Bonnie Carr ’96 is the associate dean of academic student services and an associate professor of Equestrian Science at William Woods University. After earning her bachelor’s degree at William Woods and her master’s degree at Arkansas State University, Carr came back to The Woods to aid students both in and out of the classroom. She recently sat down with Emily Barker ’19 to answer 5 Questions.
Q1: Your role as the associate dean of academic student services is a new job for the university. How do you think it will help students and the WWU community?
Most of my job right now is coordinating and being the liaison between all of the offices that serve our students. I generally work in academics, but I also work with admissions and try to coordinate the two. I directly supervise registrar, student disability services, and the academic success center. It helps having everyone connected and more cohesive.
Our goal ultimately is to serve the students better.
Having someone who serves as a firefighter, puts out the fires, and runs in between the areas is helpful. Our students, faculty, and staff benefit from having someone to coordinate everyone.
Check out our interview with Kathy Neal, coordinator of the Academic Success Center.
Q2: What is your day-to-day like?
It really depends. I wasn’t joking when I said I’m a firefighter. I come in with a plan and then I open my email and that plan usually goes out the window and I end up doing something else. I try to stay in contact with all of my people and solve whatever problems have arisen.
Right now, one of our main projects is establishing a data refinement program that will make our data much more accurate. It will also make things a lot more automated and allow operations to go more quickly and smoothly for students. We also have a separate transcript evaluation process we have started that will eventually post transcripts into our database and reduce the amount of human data entry.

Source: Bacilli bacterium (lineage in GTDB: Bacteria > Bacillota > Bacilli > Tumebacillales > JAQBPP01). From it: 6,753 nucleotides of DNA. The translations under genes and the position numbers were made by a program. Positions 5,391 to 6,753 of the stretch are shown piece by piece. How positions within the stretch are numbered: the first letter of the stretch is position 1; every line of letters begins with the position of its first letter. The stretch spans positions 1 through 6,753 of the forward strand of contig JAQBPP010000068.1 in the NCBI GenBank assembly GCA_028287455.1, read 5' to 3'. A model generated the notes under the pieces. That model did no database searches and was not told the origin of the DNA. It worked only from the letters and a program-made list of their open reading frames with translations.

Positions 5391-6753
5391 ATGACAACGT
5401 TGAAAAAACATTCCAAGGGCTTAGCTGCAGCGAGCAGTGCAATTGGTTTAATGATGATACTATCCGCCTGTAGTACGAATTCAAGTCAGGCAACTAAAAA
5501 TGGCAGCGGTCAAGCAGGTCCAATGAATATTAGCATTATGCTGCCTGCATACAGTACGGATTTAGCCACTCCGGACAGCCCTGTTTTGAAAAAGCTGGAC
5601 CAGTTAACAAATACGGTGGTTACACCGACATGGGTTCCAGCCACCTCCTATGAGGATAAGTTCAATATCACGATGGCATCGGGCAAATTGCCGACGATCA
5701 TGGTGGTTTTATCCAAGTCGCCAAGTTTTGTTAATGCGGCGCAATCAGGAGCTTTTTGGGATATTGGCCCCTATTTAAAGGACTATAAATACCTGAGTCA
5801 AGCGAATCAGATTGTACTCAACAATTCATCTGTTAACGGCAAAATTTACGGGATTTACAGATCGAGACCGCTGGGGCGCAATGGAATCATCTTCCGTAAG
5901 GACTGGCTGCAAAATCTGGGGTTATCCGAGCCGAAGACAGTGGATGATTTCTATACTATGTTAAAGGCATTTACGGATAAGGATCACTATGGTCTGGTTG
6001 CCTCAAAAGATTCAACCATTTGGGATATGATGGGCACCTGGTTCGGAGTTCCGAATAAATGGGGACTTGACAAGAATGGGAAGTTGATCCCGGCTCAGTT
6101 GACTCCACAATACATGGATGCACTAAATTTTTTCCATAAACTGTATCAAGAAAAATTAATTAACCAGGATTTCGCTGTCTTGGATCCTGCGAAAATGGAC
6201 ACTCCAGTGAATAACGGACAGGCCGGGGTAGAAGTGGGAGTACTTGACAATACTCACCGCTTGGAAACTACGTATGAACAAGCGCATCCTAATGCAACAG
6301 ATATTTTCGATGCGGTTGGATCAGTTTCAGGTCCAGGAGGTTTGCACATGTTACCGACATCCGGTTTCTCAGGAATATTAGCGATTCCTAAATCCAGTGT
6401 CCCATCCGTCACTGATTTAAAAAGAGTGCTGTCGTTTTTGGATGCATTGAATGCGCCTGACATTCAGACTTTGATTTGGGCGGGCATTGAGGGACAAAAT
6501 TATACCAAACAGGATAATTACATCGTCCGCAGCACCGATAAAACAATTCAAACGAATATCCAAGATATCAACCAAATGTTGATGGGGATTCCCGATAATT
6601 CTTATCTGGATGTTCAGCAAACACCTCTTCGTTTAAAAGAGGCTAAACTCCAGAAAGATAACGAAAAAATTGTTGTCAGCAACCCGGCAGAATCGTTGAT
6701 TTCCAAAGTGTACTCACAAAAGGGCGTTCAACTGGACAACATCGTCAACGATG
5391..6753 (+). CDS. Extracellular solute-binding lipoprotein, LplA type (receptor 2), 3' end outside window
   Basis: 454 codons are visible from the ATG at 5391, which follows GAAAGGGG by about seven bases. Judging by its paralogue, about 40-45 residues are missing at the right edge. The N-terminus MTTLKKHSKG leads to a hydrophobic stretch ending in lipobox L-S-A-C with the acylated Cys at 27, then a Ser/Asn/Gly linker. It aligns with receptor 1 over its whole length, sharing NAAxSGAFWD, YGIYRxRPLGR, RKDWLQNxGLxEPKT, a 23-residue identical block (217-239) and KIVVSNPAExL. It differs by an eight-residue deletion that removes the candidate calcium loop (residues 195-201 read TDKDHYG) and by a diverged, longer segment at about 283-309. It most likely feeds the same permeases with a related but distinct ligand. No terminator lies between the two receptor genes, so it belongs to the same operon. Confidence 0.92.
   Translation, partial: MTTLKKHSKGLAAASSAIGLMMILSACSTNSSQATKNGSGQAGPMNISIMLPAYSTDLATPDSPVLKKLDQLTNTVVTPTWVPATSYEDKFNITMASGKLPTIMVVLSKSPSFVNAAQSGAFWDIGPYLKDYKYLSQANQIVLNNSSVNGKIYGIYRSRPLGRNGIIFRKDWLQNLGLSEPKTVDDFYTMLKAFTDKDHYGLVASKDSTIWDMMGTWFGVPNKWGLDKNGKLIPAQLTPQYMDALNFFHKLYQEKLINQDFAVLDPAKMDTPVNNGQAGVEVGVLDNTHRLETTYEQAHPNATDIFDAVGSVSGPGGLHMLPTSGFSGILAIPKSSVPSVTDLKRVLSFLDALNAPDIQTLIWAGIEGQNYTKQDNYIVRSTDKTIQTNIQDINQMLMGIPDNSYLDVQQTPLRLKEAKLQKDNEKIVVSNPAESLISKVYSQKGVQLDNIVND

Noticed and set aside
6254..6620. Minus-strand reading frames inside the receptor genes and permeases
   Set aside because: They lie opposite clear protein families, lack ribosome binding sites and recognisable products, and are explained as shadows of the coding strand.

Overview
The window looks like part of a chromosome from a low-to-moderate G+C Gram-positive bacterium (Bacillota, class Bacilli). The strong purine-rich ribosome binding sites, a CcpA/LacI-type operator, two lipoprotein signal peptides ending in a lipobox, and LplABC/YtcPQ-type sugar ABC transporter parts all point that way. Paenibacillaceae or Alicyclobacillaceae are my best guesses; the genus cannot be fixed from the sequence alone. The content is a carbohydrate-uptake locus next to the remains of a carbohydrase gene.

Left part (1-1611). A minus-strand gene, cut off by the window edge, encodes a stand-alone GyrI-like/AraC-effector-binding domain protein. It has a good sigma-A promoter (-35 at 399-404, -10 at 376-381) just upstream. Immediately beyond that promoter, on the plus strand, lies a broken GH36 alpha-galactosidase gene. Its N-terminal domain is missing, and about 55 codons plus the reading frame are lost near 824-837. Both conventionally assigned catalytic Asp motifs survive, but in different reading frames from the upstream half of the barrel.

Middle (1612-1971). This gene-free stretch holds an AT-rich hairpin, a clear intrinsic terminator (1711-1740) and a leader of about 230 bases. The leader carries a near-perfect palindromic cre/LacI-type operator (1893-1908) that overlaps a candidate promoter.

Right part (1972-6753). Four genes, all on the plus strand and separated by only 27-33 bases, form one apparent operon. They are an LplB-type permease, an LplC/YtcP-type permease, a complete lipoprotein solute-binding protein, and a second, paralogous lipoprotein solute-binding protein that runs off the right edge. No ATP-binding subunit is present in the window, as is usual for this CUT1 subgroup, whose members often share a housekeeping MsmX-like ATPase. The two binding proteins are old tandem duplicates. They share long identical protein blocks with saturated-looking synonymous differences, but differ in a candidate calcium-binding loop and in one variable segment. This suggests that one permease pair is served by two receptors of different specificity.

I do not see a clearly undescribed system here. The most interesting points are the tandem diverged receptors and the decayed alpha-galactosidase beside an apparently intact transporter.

Q3: Do you have any advice for how students can be more successful in the classroom?
As hard as it is and as easy as it is to get distracted, try to put everything away while you’re in the classroom. Put away your phones and all the other thoughts going through your head and just focus on what you are doing.
And please do the reading ahead of time. I am a discussion kind of teacher, but when no one has read the material, it makes it very difficult to have a discussion.
I also wish that students would remember that the academic student services center and its tutors are not just there for when you get in trouble. They are to help you before you get in trouble. I do wish we had more students make use of our student tutoring services, even if it is just having students come in and study in the academic success center instead of their room. Last semester we offered math, English, biology, psychology, and Spanish tutors. All of our tutors are well-rounded students, so some can help a student with studying skills or any other necessities the student may need, rather than just working on one specific subject.
Q4: What is your fondest memory of William Woods as a student?
I really enjoyed my time here and had a lot of fun as a student. I loved living in Jones Hall. I had so many good friends and great roommates and we were all horsey people.
The rooms were HUGE! Sometimes the elevator worked which made move in so much easier. I liked all the “classic” features as well…and the history.
Q5: As a member of the Equestrian faculty, you teach a new class called Bits and Bridles. Why do you think this class is so popular with students?
I wanted my students to come out of this class and feel like they could speak more intelligently about bits and bridles across various disciplines. Even if some students would never use a mechanical hackamore or a California spade bit, I still wanted them to have a better understanding of what certain bits/bridles are and why they are used.